The Koch brothers recently purchased oil for -$0.50 per barrel

Oil selling at negative prices

The oil market is awful enough that the Koch brothers were recently able to purchase oil at a negative price point of -$0.50

While some oil markets are selling near $20 per barrel, Canada’s bitumen is selling for just $8 per barrel and for other’s the oil glut is causing different but significant issues.

Flint Hill Resources, a refining unit owned by the Koch brothers, recently announced that it was selling the brothers sour crude from North Dakota at a loss, according to Bloomberg.

So how does a company sell oil at a loss? The company’s particular type of crude is sour, that means it contains a high-sulfur content which requires a specialized type of refining and therefore requires a lower sale price.

Flint Hill Resources is also pumping out North Dakota Sour which has a shortage of pipeline capacity, which further pushes down prices.

Enbridge, for example, does not allow North Dakota Sour on its pipeline system. As a result, North Dakota producers of the high-sulfur blend have had to find other ways to export their product out of state since 2011. That makes their oil even less competitive as they utilize trucks and trains to move their product.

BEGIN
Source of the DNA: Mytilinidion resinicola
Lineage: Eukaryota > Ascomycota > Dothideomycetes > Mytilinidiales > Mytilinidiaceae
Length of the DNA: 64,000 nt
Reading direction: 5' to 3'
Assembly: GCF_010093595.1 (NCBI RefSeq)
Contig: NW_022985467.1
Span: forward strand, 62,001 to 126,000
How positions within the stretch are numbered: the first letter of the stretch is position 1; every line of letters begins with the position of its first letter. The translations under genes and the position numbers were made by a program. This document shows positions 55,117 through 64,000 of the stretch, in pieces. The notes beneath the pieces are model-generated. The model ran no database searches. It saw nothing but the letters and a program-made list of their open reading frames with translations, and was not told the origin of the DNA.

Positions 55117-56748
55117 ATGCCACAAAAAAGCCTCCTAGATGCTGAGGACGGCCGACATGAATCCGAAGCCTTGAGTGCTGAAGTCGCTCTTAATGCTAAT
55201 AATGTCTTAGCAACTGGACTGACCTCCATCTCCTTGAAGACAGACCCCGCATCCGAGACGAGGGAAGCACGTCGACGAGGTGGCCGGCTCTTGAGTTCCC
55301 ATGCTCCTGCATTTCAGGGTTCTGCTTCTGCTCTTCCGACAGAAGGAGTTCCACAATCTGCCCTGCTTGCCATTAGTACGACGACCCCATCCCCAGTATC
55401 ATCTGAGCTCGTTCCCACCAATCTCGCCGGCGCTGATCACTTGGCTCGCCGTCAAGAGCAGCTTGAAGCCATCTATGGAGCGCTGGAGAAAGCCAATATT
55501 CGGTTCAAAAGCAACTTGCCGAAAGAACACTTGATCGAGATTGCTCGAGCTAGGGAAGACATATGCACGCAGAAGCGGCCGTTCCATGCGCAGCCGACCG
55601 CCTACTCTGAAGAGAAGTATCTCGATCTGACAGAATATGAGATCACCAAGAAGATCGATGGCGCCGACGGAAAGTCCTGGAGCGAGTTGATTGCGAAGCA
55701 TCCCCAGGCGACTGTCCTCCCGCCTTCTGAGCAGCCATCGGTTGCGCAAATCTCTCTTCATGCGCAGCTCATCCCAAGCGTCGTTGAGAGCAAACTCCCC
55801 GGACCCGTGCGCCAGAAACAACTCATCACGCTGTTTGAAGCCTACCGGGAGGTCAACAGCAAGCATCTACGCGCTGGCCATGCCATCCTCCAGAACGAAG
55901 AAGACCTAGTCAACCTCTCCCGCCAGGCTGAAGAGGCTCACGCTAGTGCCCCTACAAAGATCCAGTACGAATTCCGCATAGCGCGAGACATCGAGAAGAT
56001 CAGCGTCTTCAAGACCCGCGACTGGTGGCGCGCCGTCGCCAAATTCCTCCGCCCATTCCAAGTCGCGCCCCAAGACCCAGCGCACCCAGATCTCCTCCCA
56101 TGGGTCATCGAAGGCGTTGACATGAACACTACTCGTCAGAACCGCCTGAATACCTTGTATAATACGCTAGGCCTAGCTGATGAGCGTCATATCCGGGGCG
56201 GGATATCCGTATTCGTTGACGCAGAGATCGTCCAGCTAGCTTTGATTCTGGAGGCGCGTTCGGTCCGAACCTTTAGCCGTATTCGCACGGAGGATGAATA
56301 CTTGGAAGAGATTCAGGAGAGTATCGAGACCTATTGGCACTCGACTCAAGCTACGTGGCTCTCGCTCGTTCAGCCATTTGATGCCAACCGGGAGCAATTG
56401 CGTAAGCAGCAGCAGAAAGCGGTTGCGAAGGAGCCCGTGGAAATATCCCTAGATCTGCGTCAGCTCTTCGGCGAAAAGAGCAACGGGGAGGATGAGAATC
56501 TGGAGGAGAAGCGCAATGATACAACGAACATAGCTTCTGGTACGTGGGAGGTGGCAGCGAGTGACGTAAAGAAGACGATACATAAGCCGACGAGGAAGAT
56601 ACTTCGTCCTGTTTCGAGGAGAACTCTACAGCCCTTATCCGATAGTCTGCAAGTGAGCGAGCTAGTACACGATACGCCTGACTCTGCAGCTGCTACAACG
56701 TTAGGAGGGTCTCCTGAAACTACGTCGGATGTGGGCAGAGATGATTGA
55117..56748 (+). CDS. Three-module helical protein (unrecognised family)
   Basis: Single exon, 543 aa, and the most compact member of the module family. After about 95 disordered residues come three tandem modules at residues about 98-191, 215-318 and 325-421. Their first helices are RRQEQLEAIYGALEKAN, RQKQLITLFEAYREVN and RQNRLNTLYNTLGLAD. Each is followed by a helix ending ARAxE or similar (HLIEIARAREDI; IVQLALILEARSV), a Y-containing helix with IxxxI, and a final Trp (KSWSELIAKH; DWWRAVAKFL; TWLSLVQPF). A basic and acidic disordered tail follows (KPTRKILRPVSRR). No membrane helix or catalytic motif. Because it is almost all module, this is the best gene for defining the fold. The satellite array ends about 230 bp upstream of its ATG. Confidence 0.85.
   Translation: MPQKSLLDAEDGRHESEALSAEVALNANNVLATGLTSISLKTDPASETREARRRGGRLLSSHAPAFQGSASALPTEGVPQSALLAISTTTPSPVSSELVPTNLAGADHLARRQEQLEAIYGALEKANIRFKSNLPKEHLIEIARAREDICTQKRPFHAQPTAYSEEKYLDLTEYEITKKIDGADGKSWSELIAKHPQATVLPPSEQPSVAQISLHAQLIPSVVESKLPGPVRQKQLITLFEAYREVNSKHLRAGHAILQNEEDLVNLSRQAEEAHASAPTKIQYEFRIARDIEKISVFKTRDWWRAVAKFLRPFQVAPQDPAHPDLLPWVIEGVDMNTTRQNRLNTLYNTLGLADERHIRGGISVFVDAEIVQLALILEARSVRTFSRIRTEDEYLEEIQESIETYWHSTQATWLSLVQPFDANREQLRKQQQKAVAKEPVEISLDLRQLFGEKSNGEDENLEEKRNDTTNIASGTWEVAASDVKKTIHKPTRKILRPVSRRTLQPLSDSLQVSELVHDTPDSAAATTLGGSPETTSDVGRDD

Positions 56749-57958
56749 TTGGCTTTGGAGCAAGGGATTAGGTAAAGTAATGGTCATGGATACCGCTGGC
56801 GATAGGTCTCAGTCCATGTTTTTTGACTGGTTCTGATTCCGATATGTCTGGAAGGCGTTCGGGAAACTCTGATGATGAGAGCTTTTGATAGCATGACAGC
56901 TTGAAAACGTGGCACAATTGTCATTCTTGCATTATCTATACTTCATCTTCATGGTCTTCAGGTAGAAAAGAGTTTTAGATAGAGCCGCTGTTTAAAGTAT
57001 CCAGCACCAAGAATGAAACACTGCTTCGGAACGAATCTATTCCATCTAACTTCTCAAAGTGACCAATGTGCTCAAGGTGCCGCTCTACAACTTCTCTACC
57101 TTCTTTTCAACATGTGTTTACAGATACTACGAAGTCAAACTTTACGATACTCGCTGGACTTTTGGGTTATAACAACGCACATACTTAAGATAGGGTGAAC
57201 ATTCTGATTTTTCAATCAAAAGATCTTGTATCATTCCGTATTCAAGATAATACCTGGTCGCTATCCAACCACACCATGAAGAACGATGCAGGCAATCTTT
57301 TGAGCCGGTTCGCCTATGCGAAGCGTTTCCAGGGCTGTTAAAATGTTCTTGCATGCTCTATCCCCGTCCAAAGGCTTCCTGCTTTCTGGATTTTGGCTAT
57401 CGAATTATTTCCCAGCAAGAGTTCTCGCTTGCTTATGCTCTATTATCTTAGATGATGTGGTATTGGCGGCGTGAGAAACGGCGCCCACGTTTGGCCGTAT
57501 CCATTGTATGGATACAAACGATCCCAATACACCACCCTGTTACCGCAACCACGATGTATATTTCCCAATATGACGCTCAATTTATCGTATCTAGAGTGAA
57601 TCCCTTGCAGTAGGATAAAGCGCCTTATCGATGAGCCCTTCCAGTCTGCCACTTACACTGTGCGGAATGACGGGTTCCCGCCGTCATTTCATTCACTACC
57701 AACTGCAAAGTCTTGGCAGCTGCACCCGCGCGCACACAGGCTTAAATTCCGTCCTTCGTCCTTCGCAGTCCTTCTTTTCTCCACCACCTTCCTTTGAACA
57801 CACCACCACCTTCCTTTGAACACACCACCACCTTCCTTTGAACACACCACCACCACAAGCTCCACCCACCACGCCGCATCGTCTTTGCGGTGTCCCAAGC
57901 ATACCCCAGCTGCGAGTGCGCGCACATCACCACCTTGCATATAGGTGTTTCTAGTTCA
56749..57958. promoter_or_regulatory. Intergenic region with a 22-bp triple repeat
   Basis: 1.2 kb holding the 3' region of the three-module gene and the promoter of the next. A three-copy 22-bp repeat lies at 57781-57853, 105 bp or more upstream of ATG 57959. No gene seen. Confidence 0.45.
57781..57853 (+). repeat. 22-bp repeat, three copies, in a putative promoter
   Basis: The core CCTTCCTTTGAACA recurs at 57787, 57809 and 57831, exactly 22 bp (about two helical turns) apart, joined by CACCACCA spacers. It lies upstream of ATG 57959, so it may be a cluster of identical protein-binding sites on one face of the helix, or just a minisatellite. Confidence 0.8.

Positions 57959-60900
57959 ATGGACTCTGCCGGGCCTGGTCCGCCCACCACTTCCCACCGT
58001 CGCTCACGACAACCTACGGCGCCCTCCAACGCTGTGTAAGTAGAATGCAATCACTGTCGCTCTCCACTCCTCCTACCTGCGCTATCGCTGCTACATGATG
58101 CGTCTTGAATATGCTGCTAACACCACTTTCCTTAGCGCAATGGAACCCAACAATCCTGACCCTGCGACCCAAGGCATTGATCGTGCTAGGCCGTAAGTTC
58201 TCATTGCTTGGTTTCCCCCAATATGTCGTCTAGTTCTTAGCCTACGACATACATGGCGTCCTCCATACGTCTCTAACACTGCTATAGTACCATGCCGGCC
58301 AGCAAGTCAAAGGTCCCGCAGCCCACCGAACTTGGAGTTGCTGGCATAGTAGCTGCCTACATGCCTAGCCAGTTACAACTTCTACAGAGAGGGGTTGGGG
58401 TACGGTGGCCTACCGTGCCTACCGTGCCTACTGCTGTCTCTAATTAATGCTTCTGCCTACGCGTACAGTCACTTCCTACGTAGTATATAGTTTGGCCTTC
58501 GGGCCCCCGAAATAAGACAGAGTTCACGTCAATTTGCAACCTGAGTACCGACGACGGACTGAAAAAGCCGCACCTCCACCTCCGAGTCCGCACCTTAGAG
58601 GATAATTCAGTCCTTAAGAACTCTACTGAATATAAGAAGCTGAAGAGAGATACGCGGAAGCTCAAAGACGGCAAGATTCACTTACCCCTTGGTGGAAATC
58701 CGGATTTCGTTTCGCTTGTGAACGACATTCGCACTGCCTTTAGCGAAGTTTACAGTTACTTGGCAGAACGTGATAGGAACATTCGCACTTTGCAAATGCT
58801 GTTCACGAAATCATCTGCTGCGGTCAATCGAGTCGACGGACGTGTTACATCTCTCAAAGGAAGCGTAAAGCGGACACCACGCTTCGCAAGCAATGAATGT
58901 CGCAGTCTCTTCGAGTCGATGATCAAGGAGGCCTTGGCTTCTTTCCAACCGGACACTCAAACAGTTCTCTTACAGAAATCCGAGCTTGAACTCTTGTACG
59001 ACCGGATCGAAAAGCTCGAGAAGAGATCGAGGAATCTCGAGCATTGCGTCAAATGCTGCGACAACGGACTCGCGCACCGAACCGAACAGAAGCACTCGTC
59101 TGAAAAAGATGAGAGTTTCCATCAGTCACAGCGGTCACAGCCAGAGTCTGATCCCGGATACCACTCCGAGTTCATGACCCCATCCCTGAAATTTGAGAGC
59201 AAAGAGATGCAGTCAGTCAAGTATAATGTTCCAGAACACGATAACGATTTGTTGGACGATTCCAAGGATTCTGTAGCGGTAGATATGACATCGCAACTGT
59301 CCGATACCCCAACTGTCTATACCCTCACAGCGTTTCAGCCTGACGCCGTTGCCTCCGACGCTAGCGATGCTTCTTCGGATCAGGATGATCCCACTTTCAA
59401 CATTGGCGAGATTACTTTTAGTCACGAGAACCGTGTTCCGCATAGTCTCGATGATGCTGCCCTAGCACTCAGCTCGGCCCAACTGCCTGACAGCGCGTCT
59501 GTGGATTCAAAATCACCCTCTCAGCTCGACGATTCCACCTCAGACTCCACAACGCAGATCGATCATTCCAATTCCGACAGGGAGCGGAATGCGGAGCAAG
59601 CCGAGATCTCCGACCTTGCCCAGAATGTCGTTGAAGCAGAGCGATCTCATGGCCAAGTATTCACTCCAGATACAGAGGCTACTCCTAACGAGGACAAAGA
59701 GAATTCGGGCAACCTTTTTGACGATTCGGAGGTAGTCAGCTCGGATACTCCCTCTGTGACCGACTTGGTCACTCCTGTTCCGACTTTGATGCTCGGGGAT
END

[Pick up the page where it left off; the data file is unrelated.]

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North Dakota sour only produces around 15,000 barrels per day — a very small percentage of the state’s overall total.

Since sour oil producers have always sold their oil at a discount, the collapse of the WTI has pushed their prices into negative territory. Because they have to move their inventory, they are literally paying buyers to take it off their hands.

“Telling producers that they have to pay you to take away their oil certainly gives the producers a whole bunch of incentive to shut in their wells,” Andy Lipow, president of Houston-based Lipow Oil Associates LLC, told Bloomberg.

Written by Jeff Springer

Jeff Springer

Jeff Spring is the Finance & Markets Editor at He's currently spending his days backpacking across Europe. While he may be living outside of the United States, he stays connected to American financial markets and M&A's more than is probably healthy for any single person. His love of a good book and a Bloomberg terminal can't be understated.